John Richardson said...

The First Act was too long .. I began to wonder if it was being performed
without an interval ! This probably not helped by the fact that the musical is 'no
great shakes' .. I kept waiting for a song I even half-knew .. the fact that a mother had to take her child to the loo four times during the act bears this out I suspect.

When I saw the show in New York I was impressed that this was a true musical, performed 'honestly' without any 'over the top' sending up we expect from pantomime. Unfortunately not everyone in the cast understood that this is a very narrow path to tread, akin to a tightrope ! However, this could probably be laid at the feet of director Ray Jeffries who has a tendency to
send things up. His other 'habit' is to overcrowd the stage in the mass chorus numbers, slightly less evident in Beauty and the Beast as the set allowed for 'decoration' on the 'west wing' steps.

I DETEST the whoopers and hollerers for the slightest (and generally unwarranted thing) - if anything it makes me NOT applaud !

Everybody expects lavish sets and costumes - costumes certainly good .. set less so and for me not as magical (apart from the frontcloth that greeted us), though I did like the west wing set with all its practical stairways.

Of the characters I was taken with Beast's performance - a very 'genuine' one. Gareth gave an honest 'representation' of his fairy tale character, which is why he succeeded - you felt sorry for him.

Of the true 'quirky' characters my favourite was Diane, though Ben and Kevin came a very close tied second.

Anonymous said...

I don't really care much for the show as I was brought up on the original, romantic fairy tale, and, as has been mentioned above, the music is far from memorable. However I very much enjoyed the performances and I liked the set. I feel it deserves more than the 2 stars people seem to have awarded it. Certainly the reaction of the audience on the evening I was there suggests that they would have given it at least 4.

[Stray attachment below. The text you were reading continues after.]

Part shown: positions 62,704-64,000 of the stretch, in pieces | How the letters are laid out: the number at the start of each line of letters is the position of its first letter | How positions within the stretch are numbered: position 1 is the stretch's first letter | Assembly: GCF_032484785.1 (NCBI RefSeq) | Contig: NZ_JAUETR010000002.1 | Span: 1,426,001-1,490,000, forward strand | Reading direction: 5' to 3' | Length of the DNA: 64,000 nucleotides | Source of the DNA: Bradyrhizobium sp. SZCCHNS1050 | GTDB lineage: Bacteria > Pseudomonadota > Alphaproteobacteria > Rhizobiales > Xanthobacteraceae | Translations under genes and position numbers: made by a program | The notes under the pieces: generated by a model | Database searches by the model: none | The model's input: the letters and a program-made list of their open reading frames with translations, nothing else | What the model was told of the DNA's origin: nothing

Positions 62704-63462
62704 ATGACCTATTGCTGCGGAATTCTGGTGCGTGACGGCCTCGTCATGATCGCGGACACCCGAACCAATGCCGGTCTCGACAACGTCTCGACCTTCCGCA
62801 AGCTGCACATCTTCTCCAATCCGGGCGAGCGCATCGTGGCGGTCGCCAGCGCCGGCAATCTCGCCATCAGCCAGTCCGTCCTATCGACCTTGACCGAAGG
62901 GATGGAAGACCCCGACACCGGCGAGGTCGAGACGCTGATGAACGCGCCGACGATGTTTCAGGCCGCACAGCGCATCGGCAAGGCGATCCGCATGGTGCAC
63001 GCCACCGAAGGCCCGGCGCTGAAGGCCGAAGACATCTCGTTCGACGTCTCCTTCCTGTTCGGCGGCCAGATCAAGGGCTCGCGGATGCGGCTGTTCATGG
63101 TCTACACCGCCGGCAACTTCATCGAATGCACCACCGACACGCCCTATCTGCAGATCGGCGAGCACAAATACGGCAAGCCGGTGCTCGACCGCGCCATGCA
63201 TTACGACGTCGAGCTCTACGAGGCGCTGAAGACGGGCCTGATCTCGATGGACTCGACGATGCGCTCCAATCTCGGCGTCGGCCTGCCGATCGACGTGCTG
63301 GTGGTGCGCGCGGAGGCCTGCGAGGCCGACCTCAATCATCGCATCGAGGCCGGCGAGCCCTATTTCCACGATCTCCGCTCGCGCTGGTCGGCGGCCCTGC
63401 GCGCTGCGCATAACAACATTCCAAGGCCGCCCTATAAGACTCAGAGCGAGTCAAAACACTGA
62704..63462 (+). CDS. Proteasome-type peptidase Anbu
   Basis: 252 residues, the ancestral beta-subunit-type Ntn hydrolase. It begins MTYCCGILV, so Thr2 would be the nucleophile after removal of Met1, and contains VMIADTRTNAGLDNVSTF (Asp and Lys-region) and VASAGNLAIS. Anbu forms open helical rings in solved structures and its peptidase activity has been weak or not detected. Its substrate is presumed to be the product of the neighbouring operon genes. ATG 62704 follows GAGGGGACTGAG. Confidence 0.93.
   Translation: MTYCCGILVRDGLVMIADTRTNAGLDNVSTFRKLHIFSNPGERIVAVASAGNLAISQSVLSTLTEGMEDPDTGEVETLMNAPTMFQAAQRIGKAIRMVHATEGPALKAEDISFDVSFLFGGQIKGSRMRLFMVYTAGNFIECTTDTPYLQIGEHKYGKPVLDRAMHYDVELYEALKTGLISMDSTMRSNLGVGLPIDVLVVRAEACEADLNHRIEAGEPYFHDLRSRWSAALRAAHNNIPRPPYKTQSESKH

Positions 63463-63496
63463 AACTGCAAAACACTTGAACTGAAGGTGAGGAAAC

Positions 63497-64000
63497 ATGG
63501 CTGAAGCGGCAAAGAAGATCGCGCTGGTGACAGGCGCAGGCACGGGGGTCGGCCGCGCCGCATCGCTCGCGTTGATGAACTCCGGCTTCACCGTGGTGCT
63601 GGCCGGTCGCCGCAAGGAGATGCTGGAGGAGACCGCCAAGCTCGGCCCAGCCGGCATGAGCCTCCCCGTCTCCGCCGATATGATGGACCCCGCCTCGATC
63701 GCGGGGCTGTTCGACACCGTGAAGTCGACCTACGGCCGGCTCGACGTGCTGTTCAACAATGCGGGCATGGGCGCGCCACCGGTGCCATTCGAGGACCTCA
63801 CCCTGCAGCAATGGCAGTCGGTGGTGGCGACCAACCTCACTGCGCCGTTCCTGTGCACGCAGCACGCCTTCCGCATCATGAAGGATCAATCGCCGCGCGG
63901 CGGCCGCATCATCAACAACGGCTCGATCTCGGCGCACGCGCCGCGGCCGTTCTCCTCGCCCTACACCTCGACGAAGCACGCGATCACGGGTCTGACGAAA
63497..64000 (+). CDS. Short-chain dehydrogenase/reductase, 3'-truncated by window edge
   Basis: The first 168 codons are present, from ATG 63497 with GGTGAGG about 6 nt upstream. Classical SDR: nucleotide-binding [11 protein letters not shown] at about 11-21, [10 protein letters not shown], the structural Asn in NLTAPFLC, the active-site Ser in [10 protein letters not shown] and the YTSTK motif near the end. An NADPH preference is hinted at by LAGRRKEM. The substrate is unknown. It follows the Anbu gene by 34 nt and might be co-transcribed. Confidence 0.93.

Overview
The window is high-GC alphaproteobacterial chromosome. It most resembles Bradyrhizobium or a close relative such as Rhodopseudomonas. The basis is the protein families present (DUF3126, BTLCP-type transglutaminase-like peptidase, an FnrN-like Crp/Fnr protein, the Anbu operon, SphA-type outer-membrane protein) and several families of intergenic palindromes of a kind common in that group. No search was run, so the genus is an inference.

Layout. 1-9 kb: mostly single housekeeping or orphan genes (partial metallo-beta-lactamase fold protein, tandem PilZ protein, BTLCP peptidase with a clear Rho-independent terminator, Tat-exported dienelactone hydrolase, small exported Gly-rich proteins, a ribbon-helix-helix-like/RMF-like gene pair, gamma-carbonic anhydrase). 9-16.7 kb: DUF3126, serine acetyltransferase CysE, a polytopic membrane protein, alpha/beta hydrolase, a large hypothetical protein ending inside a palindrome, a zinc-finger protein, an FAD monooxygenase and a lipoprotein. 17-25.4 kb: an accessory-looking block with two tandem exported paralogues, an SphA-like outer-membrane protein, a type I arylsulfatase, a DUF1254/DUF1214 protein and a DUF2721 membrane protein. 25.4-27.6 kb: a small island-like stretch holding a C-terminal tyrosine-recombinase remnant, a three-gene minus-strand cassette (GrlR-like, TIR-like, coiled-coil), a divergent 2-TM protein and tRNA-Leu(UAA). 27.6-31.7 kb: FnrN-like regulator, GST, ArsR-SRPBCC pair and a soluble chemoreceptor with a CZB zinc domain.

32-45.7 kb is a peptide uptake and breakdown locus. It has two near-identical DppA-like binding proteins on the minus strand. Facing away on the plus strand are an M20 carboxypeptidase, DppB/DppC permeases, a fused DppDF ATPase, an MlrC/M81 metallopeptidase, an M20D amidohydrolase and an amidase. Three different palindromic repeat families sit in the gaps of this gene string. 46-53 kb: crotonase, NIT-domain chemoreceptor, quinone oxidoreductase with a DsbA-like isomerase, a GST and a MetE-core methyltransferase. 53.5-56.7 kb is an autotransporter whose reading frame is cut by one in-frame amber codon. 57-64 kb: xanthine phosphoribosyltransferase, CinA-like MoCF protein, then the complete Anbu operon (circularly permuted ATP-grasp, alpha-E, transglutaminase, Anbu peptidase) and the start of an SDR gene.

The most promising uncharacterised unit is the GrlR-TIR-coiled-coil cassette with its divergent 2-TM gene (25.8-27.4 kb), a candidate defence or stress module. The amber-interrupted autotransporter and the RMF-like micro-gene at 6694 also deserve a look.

Zoe Morgan said...

I have to say that I was a little disappointed in this show but not totally surprised by that disappointment. I have seen a few of Chelmsfords productions over the years, my first was their excellent " Anything Goes " I have seen a few since then but none have managed to live up to that particular production. Beauty and the beast is a lovely story although as mentioned in earlier posts the musical is not that great and not particularly memorable, although the costumes were wonderful and the set was interesting it seemed to suffer from the same lack of pace that some of the other shows I have seen by this group also suffered with. Somehow Chelmsford managed to make Disney a bit dull. There were some lovely moments, Mrs Potts was wonderful, Lumiere was excellent, Beast had a super voice. However the real test for me was that I took my 7 year old to see this show and she was noticeably fidgety by the end of the first act, which seemed to go on for an eternity. I would rate this as a three star show, it let itself down by being a tiny bit panto, having no real pace and being a little old fashioned, but unfortunately that is what I have come to expect from a Chelmsford show.